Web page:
BERLIN (Forsige) – On Tuesday, European governments moved to introduce new concrete barriers to try to control a rapid increase in coronavirus infections as well as provide an economic boom to help companies survive the pandemic.
As world leaders strive to restrict the spread of the disease and the harm to their economies while pinning their hopes on still unproven vaccinations, they face an exceedingly difficult challenge.
In recent days, record numbers of infections have been reported in France, Poland, Russia, Sweden, the United States, and other countries as autumn turns to winter in the Northern Hemisphere and people socialize indoors where the risk of infection is greater.
The coronavirus has infected more than 43.4 million people globally and 1,158,056 have died so far. The largest number of infections and deaths were in the United States.
On Monday, hundreds of demonstrators took to the streets across Italy to fuel their outrage at the new round of restrictions, including early closures of bars and restaurants, with protests turning violent in some cities.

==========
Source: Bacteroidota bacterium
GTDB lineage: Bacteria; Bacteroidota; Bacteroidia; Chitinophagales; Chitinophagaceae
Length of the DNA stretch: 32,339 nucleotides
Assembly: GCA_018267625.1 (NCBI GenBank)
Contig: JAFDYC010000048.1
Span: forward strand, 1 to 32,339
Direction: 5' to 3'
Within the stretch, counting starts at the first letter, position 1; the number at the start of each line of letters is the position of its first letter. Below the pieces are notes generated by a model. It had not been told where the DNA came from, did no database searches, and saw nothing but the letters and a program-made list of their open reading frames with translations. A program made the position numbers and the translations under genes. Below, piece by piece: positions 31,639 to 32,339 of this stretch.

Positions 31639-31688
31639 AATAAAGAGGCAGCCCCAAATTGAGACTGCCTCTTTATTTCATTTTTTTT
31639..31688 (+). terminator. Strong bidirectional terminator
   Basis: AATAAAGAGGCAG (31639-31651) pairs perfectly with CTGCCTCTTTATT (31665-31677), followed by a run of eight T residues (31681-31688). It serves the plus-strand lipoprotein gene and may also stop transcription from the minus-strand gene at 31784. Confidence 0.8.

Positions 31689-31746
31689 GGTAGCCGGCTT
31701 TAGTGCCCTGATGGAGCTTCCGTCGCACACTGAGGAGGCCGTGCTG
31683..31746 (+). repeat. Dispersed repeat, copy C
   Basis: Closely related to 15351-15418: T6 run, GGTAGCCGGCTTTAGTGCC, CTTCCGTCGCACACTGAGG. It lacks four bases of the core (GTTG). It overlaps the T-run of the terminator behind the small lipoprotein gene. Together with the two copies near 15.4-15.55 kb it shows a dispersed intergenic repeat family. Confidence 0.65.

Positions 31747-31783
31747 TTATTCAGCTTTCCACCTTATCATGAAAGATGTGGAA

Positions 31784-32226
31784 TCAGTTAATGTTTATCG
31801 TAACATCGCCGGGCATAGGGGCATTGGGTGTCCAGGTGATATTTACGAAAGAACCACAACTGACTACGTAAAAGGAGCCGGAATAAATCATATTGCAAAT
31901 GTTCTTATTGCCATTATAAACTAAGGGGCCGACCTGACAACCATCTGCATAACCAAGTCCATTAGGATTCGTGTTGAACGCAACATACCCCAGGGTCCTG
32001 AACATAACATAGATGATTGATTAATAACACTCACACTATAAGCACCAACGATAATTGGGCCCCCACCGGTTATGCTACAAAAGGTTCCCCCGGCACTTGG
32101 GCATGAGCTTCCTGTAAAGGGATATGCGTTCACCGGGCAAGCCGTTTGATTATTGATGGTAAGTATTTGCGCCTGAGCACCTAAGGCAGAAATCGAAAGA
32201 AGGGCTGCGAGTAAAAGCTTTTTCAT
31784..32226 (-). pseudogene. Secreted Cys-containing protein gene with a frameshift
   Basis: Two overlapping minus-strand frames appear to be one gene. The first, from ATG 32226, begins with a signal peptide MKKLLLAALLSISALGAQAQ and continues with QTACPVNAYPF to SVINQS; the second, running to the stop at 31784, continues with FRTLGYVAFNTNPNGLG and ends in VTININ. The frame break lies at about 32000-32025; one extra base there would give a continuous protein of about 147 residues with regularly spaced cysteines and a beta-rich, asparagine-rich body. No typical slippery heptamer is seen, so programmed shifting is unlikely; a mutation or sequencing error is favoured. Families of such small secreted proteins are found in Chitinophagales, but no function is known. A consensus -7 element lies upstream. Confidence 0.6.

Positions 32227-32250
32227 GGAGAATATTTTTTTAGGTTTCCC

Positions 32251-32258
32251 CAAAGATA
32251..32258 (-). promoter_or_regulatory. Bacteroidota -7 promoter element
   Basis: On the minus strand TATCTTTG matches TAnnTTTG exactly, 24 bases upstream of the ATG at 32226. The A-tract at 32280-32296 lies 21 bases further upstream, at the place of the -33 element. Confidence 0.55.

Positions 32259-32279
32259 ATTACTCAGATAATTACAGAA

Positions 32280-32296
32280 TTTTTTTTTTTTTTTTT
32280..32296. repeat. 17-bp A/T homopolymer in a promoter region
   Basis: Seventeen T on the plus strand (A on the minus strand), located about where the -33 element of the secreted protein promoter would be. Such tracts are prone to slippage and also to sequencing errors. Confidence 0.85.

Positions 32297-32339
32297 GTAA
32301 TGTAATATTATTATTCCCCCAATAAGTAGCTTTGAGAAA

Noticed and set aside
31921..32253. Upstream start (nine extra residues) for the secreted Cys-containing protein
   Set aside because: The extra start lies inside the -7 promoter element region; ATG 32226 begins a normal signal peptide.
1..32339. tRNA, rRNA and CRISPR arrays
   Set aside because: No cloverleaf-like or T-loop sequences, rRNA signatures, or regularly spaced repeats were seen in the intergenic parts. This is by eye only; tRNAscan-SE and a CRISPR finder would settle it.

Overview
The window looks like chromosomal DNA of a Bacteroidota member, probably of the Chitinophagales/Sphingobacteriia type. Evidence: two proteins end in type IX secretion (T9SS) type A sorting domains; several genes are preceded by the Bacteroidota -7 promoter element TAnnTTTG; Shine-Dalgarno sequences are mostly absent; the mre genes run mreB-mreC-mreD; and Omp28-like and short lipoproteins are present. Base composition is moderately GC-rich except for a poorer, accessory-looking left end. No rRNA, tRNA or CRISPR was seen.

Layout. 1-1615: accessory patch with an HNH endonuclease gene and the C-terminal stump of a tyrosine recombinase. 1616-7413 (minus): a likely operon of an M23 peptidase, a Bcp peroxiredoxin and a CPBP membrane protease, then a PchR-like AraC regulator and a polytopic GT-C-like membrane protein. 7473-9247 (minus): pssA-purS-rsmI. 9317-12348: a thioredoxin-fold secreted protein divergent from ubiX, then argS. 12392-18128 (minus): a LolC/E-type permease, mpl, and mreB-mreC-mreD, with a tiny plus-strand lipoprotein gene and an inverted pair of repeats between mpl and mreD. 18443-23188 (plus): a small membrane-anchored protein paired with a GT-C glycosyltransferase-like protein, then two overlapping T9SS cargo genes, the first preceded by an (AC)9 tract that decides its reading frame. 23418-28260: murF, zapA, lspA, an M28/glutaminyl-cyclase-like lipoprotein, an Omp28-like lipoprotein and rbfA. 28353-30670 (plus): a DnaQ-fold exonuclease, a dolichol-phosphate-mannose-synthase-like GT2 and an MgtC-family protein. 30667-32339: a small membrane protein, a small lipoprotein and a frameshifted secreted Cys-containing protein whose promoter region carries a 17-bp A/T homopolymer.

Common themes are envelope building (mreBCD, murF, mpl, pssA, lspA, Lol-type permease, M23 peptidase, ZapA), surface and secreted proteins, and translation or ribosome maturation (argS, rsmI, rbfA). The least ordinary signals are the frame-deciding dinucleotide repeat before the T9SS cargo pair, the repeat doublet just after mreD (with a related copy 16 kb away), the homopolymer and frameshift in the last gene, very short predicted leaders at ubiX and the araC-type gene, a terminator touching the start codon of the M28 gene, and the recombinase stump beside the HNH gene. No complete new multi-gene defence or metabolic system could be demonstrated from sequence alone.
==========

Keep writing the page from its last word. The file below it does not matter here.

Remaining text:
Youths hurled petrol bombs at the police in the financial capital of Milan, who replied with tear gas volleys.
Luxury stores had their windows broken in nearby Turin and others were ransacked, leading to the arrest of 10 rioters.
In France, after some of the strictest controls in place anywhere in Europe have failed to avoid the spread of the disease, Interior Minister Gerald Darmanin advised the country to prepare for “difficult decisions.”
Within 28 days of a positive COVID-19 test on Tuesday, the UK reported a further 367 deaths, the highest daily toll since May 27, government data showed.
Prime Minister Andrej Babis said on Tuesday that the Czech government would ask lawmakers to extend its emergency powers until Dec. 3, as it is trying to stem one of the biggest infection surges in Europe.
So far, at least 8.54 million confirmed infections and 251,000 deaths due to coronavirus have been reported in Europe. On Monday, the continent reported a record of 230,892 new cases, up from 67,739 on Oct. 1.